I do, though, think such appliances are handy for installing, or removing, muzzle attachments and securing a barrel for a chamber polish or for thorough cleaning. Especially in an op like removing a flash-suppressor, I prefer clamping the barrel itself rather than using an upper-receiver clamp to secure the works. There’s a lot of leverage working all the way out at the end of the barrel and clamping the barrel itself takes that advantage away from what might otherwise be directed against the upper receiver.

Holding the lower is painless and downright convenient with one of the blocks that substitutes for a magazine. There’s little stress ever levered against a lower that in any way compares to that raged against an upper during a barrel or fore-end tube installation. They are also daggone handy for cleaning, sight installations, and general maintenance work. I have one clamped in a vise most all the time.

To install a barrel, any barrel using virtually any retention means (meaning free-float tube or not), you’ll need a specialty barrel nut wrench.

The “armorer’s combo-tool” standard has three prongs that engage the scallops in a barrel nut. This will work with any barrel nut arrangement that’s configured like a standard nut, including those on most free-float tubes. I prefer the “full-round” style that engages each and every scallop. This style wrench, however, has to be able to fit over the muzzle and be brought back to the barrel nut, so can’t be used if installing a barrel that already has the front sight housing or handguard cap affixed.

I do not recommend purchasing one of the multi-purpose tools that has its own handle and is a self-contained tool. (By the way, the reason I’m referring to these as “multi-tools” is that they have cutouts that fit, sort of, the receiver extension and flash suppressor nut.) The variety of barrel nut wrench you need has an attachment for a 1/2-inch drive, into which goes a wrench handle, and now we’ll talk about those.

Never, ever vise-up an upper without either of these devices. The “clamshell” type (above) is the most popular and is a skin-fit to an A2 upper with or without its charging handle. Glen prefers a style that fits exactly inside the upper receiver (below). The upper receiver can’t move using this block. The limitation of the clamshell style is that it only fits an A2, not any of the “other” configuration uppers, such as the newer billet-made uppers. In other words, the clamshells works off the exterior and the insert works off the interior. The interiors don’t change.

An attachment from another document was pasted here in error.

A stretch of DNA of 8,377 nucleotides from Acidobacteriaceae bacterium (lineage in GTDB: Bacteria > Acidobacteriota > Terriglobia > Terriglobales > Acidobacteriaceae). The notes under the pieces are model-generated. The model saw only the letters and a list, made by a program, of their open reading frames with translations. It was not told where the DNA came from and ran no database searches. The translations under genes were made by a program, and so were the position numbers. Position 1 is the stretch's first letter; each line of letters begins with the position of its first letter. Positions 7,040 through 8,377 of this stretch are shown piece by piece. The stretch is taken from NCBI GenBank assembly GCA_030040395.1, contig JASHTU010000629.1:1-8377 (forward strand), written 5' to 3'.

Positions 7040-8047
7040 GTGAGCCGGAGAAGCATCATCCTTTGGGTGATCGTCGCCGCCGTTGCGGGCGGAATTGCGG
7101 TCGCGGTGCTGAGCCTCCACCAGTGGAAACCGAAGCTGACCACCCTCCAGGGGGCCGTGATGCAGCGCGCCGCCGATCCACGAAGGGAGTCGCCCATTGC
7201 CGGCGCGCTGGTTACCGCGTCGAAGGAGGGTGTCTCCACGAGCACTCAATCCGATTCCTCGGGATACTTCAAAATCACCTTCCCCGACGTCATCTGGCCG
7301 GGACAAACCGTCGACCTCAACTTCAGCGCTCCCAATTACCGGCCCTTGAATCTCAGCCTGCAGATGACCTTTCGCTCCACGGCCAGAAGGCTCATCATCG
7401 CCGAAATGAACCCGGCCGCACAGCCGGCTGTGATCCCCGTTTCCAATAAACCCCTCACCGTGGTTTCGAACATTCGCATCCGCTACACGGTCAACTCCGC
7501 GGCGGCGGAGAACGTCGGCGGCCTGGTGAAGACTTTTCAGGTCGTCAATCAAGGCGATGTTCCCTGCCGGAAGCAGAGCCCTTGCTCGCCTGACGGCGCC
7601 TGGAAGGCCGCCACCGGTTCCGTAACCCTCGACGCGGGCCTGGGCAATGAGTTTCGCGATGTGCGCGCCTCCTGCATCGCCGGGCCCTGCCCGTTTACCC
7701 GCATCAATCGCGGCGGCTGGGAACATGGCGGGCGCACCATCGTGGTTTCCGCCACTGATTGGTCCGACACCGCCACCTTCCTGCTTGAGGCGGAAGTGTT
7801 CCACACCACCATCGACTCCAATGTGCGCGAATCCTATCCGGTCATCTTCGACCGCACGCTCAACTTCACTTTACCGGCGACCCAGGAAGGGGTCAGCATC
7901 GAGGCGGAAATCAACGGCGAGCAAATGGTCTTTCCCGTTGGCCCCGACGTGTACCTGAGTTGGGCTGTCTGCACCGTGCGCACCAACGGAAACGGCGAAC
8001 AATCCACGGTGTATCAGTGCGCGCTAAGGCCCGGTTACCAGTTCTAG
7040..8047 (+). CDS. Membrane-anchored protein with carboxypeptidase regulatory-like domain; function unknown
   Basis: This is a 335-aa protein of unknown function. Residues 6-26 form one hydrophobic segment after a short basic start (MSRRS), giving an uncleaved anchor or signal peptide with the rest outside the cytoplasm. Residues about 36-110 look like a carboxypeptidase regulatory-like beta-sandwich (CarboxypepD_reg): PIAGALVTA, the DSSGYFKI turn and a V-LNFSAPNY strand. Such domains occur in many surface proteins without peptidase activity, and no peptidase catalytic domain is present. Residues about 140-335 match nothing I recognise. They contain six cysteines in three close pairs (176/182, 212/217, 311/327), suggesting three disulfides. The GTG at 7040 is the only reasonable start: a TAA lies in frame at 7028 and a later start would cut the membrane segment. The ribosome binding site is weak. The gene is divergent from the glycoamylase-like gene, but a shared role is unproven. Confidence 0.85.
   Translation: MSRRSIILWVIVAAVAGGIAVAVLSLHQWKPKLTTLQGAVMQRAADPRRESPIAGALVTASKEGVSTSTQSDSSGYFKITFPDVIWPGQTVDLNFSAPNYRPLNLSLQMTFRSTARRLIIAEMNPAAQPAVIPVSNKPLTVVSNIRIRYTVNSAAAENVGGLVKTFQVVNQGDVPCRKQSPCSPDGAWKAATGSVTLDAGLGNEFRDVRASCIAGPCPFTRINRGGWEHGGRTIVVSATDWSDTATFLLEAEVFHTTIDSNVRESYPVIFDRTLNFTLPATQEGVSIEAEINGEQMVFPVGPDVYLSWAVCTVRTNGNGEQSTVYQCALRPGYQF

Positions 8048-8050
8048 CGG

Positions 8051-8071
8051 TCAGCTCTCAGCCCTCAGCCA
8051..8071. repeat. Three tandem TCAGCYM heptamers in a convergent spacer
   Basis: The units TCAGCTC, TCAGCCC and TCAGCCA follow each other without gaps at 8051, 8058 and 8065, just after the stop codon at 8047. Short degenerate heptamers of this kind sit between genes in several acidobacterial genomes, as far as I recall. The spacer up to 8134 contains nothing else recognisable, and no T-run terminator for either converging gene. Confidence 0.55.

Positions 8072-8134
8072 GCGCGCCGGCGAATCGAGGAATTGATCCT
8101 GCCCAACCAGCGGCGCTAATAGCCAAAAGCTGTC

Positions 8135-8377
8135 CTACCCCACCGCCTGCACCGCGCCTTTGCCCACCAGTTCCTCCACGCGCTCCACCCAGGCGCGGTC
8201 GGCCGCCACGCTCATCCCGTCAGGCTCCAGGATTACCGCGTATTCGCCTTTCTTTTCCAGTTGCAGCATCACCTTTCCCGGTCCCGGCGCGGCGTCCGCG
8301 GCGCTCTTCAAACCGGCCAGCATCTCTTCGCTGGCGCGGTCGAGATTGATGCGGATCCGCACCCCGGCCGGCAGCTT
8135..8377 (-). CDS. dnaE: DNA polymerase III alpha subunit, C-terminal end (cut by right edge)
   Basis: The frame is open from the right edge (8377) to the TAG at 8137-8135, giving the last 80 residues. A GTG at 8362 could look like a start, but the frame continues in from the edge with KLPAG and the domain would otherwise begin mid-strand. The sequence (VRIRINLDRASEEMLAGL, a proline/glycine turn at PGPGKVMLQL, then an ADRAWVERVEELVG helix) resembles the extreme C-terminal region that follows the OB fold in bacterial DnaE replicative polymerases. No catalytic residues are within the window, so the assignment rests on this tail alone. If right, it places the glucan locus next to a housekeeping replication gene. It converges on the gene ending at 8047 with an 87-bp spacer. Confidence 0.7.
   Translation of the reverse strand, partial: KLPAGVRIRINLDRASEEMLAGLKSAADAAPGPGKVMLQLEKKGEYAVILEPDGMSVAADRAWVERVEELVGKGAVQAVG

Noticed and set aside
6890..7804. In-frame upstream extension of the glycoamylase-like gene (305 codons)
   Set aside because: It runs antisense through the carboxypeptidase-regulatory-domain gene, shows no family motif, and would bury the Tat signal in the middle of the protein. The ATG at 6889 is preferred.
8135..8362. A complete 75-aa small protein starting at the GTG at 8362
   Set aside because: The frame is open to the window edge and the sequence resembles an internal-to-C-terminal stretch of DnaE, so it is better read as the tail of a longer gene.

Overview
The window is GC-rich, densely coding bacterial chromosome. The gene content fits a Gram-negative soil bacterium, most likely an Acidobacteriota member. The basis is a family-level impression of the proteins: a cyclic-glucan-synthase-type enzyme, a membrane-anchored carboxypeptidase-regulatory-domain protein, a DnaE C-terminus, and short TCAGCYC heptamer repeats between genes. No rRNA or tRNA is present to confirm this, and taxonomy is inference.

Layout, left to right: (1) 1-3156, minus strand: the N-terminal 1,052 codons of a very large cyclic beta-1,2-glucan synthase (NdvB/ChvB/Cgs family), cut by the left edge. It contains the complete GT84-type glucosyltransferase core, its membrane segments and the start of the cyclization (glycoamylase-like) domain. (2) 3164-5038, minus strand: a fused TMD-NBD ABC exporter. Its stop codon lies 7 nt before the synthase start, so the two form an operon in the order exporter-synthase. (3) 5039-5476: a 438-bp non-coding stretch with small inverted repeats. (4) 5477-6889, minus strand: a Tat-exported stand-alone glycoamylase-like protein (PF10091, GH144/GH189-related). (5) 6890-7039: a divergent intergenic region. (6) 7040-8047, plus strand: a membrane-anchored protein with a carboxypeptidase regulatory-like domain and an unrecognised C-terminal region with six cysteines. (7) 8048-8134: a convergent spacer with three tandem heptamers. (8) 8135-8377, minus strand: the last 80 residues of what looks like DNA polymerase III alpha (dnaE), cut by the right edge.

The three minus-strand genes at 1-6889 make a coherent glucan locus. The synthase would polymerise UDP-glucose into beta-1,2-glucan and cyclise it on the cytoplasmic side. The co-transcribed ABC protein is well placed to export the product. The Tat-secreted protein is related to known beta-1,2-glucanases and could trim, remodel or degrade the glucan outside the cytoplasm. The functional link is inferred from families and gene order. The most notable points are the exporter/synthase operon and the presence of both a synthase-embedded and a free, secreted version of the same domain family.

Torque Wrench

A breaker bar and torque wrench are important tools, especially for those inexperienced with barrel installations. If you don’t have a torque wrench then you’re guessing, but after a few installations you’ll be guessing on the safe side of error. The reason for the breaker bar is because rumor has it that a torque wrench should only be a one-direction tool: it’s only used to tighten, never loosen. I couldn’t really confirm that rumor, even after asking a few race mechanics, but let’s assume it’s true.

These tools can come from any good mechanic’s supply. I like torque wrenches with longer handles because sometimes the amount of force needed for a barrel installation gets on up there and the longer handle makes subtle shifts toward tight easier to control. The breaker bar is therefore only needed to loosen this nut.

As mentioned, the combination tools have additional cutouts to fit the receiver extension tube and muzzlebrake nut, but the fit is usually poor. It’s far preferable to have handy a good quality adjustable wrench, or better still, open-end wrenches that are correctly sized for these fasteners.

Information in this article was adapted from The Competitive AR15: Builders Guide, published by Zediker Publishing. Glen is a card-carrying NRA High Master earned using an AR-15 service rifle. For more information, including many downloads, check

Barrel clamps are not to be used for installing barrels, says Glen, but do come in handy when it’s necessary to work on the barrel itself. Rosin helps increase the grip if necessary. Always clamp the “fat” part of the barrel.

Here’s a barrel nut wrench (above), when Glen can use it. This grips the barrel nut scallops full around but only works when it can be slipped over the muzzle. When a front sight is already mounted, then something with an open end is necessary such as the “standard” armorer’s wrench (below). There are others, but the wrench needs the 1/2-inch drive cutout for use with a breaker bar and torque wrench.

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By Glen Zediker

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Get Out!

Extraction & Ejection.

An “extractor” is there to pull a spent case out of the chamber and the “ejector” is there to toss it out the ejection port. When they don’t then they need fixing. Extractors first.